Highlights of environment commissioner's fall report

Highlights from the fall 2014 report of Canada's environment and sustainable development commissioner, released Tuesday.
Environmental Commissioner Julie Gelfand speaks about her 2014 fall report at a news conference Tuesday. Gelfand found Ottawa lacks a plan to reduce carbon emissions and does not have a long-term approach to managing the Arctic. (Adrian Wyld/Canadian Press)

Highlights from the fall 2014 report of Canada's environment and sustainable development commissioner, released Tuesday:

  • Canada lacks a coherent plan mapping out how it intends to meet its stated target of reducing greenhouse gas emissions to 17 per cent below 2005 levels by the year 2020. Existing measures will have little impact on emissions, and there is strong evidence that the target will be missed.
  • Greenhouse-gas regulations for Canada's oil and gas sector, where emissions are growing the fastest, are still not in place eight years after they were initially promised.
  • Efforts to monitor the environmental impact of oilsands development in Alberta should be better integrated, along with traditional ecological knowledge and the input of aboriginal stakeholders, to properly understand the cumulative impact.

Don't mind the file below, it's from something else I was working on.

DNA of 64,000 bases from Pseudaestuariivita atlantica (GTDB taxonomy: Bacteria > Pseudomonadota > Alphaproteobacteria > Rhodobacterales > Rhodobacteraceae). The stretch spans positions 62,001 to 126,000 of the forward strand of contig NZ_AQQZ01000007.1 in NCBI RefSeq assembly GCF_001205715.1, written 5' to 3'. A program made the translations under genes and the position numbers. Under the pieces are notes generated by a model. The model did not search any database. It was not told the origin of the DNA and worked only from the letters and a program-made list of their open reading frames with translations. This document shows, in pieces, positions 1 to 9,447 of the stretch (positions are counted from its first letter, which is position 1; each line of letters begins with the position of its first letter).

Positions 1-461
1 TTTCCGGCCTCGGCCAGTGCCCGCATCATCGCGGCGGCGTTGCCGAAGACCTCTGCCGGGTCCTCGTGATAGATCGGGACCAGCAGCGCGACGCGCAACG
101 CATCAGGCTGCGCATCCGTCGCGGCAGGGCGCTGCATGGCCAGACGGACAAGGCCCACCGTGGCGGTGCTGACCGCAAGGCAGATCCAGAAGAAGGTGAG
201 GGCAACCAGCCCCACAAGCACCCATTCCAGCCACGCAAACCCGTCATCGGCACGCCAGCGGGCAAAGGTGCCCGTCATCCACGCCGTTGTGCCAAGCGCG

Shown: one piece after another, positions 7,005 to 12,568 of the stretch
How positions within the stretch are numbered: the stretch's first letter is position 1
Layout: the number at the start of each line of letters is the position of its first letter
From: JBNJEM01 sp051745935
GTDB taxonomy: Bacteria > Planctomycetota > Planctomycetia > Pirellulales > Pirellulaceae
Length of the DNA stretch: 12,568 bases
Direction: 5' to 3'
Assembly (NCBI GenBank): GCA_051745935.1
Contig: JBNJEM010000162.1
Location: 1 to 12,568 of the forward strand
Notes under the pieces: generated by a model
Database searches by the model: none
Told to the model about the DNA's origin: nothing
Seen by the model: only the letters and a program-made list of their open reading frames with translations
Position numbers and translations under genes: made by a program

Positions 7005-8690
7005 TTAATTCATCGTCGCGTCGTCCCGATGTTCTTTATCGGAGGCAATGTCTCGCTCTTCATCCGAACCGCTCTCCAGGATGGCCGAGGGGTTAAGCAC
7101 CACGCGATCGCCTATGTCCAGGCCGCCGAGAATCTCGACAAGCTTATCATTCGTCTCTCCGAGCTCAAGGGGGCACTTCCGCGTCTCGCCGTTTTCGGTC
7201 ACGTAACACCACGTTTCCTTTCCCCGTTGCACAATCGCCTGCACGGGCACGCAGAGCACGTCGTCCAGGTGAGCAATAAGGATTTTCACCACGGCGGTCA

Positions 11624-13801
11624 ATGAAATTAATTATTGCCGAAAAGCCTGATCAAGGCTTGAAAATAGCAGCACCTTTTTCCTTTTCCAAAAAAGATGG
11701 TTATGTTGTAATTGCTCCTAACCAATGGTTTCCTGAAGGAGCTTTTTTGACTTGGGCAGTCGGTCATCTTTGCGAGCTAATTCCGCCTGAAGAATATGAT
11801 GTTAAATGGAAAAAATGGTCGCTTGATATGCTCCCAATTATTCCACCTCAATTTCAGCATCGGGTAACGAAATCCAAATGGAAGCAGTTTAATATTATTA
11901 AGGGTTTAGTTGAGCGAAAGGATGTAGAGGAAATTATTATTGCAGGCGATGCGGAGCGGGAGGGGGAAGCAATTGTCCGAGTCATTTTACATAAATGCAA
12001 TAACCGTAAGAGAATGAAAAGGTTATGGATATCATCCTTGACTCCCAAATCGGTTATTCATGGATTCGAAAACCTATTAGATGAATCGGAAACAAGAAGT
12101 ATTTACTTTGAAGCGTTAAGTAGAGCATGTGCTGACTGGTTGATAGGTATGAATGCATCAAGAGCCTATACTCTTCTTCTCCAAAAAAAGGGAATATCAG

• Marine traffic in the Arctic is on the increase, but higher-risk areas remain poorly surveyed and charted, including maps that are badly outdated some are more than 40 years old, and most were produced with antiquated technology.
  • The Canadian Coast Guard is unable to properly meet growing demand for new and improved fixed navigational aids, such as beacons and shore lights.
  • Despite growth in traffic and a shipping season that continues to get longer, icebreakers are spending less time in the Arctic and the coast guard does not have the resources to respond to an increasing demand for icebreaking services; plans to refit some in the fleet and decommission others mean a maximum of five icebreakers will be available through 2021.
  • Canada lacks a long-term national vision or co-ordinated departmental strategy to support safe Arctic marine navigation, and the coast guard does not know if its services are meeting the needs of users, nor has it adequately assessed the level of risk posed by its reduced presence in the Arctic.
  • The rationale used to determine whether projects should be subject to an environmental assessment under the Canadian Environmental Assessment Act remains unclear, posing a risk that their environmental impacts aren't properly evaluated.
  • Many public groups and stakeholders, including Aboriginal Peoples, are unable to participate fully and meaningfully in the environmental assessment process.